Micro-Enquiry: something to try?

English year 5 pupils scored pretty well on the TIMSS 2019 science enquiry questions. In this post I will:

  • describe the questions asked ;
  • report how English Y5 pupils performed (for what it’s worth);
  • evaluate these questions and
  • suggest how I will adapt my practice to support pupils progress at these sorts of questions.

TIMSS and the Report

TIMSS is an international pupils performance study which takes place every 4 years (much like PISA). It ranks year 5 and year 9 pupils of different educational jurisdictions on maths and science performance. The most recent one was in 2019, but it’s been going for years.

Many different reports are generated from the database. The report I’ve based this post around is: Findings from the TIMSS 2019 Problem Solving and Inquiry Tasks p49 onwards.

The Assessment

In 2019, TIMMS assessed science enquiry and problem solving using an online app. The app set up a scenario and then asked specific questions and tasks. Pupils responded online.

The Scenario

TIMMS set up a mystery – George lives on a farm. An animal has broken into George’s vegetable garden and chomped some of his vegetables. Which animal did it?

The Questions

1, What clues should George look for in his garden? Pupils type in appropriate clues, e.g. footprints, bite marks, hair etc.

English pupils came 4th internationally with a score of 40 (+/-2.2) Girls scored 44 while boys scored 35. The highest score was Sweden with 45.

New evidence – a picture of farm animals’ foot/hoof prints.

2. In what ways are the prints different (e.g. size, shape, number of parts etc.) This is assessing the pupils ability to identify relevant differences and categorise.

English pupils came 3rd internationally with a score of 66 (+/-2.1) Girls scored 63 while boys scored 69. The highest score was the Republic of Korea with 82.

3. Measure the footprints. Pupils are asked to measure the prints with an online ruler. Measuring is tricky, with the challenge of lining up the ruler both ends and reading a scale.

English pupils came 9th internationally with a score of 67 (+/-2.8) Girls and boys both scored 67. Taipei scored 81.

4. Using a key: pupils are presented with an identification key. Can they identify an animal from the print?

English pupils came 1st internationally with a score of 72 (+/-2.3) Girls scored 73 while boys scored 70.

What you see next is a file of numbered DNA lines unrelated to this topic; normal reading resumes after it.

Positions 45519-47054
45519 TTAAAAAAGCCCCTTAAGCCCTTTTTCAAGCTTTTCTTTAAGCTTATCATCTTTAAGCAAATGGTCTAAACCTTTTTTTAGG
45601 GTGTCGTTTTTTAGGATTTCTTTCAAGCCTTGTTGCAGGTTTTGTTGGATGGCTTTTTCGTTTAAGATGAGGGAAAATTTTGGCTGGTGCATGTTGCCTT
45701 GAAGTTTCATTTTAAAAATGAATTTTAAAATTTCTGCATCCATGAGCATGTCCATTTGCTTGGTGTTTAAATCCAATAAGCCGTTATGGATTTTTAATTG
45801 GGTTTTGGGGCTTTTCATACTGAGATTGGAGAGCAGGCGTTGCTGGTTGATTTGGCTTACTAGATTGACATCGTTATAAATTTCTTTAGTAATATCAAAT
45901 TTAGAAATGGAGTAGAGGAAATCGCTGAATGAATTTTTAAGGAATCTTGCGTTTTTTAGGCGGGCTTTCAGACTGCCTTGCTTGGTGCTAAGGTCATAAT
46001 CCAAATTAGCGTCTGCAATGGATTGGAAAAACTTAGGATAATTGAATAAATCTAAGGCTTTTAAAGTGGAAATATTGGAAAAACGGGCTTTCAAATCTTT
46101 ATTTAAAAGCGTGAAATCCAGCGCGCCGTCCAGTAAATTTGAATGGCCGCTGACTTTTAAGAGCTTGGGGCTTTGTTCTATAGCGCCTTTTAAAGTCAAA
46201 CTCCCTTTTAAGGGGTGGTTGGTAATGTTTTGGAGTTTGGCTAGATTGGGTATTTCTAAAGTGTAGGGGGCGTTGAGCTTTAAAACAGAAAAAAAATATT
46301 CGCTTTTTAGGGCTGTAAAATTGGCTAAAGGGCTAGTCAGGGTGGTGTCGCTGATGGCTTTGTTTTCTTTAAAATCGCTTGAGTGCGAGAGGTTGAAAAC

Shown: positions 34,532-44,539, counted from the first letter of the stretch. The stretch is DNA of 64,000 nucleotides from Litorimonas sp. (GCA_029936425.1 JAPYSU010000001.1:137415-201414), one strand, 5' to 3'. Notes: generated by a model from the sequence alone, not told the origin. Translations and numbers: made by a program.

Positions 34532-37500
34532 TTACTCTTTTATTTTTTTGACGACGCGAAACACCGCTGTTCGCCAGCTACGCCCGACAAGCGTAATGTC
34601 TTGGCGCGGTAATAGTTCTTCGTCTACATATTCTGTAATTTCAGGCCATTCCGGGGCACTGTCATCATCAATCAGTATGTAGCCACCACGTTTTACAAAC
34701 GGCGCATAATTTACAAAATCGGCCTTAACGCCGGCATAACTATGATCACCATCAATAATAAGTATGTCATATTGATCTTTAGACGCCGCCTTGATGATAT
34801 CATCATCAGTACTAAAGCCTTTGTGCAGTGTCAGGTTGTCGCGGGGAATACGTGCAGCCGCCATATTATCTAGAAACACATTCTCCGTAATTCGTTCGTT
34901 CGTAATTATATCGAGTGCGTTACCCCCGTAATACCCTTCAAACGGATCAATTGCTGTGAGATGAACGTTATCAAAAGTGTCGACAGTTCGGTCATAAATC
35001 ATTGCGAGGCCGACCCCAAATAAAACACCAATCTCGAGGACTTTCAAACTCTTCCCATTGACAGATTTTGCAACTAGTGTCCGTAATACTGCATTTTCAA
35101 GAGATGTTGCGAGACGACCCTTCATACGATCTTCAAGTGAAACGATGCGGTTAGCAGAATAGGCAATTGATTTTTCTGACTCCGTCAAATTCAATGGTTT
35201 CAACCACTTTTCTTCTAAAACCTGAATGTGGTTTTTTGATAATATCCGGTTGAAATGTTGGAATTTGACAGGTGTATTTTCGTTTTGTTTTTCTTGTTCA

5. Applying knowledge – the animal ate plants. Which animals are most likely to have raided the garden? Cow, chicken, dog, goat? This is is a carnivore/herbivore question.

English pupils came 11th internationally with a score of 53 (+/-2.9) Girls and boys scored 53. The highest score was the Singapore with 70.

New evidence – George finds some animal hairs…

6. Which two scientific instruments could George use to examine the hairs? (Answer, magnifying glass and microscope).

English pupils came 9th internationally with a score of 69 (+/-2.5) Girls scored 68 while boys scored 69. The highest score was the Slovak Republic with 76.

George compares the found hair to samples of cow and goat hair.

7. Which animal’s hair is the found hair most similar to?

English pupils came 2nd internationally with a score of 35 (+/-2.5) Girls scored 38 while boys scored 32. The highest score was the Republic of Korea with 46.

CASE SOLVED!

Evaluation

I don’t find the rankings particularly useful other than to note our pupils aren’t much better or worse than pupils internationally.

The questions are interesting though. We definitely want our pupils to be able to do this sort of thing: this sort of problem solving using evidence is a key desired outcome of our science teaching. There are plenty of other types of question TIMSS could have asked (e.g. which source of evidence is most reliable) – but let’s just consider these ones for now.

My two big questions are:

  • how should we teach pupils to be effective problem solvers most efficiently, and
  • how much curriculum time should we commit?

A few possible answer might be:

  1. Nothing – kids learn to do this without any specific teaching (a null hypothesis). This would require no additional curriculum time.
  2. Doing lots of lessons like the TIMSS one – with a scenario and guided questions. This would take considerable curriculum time. What would you not teach in it’s place? (Note: there is substantive knowledge in TIMSS task – measuring, applying knowledge about appropriate equipment and classification of animals. Is the the most efficient method for teaching those concepts?)
  3. Dropping in individual questions through your lesson – so whenever one of these questions types is applicable, spend a minute or two modelling it, asking pupils to discuss or work independently. Little and often.

I think 3 is the most likely to be the most effective approach. Pupils get many more opportunities to see knowledge and skills applied in a wider set of contexts while leaving time to teach key scientific content. Pupils find it easier to transfer knowledge to new contexts if they’ve seen it applied in multiple contexts.

So, in my teaching this half term, I will plan questions (year 5 – we’re studying forces). I won’t drop any of the content we’ve planned in the MTP, but I will do my best to incorporate micro-enquiry questions. Any feedback I give you will be anecdotal, but I hope interesting.

Ben

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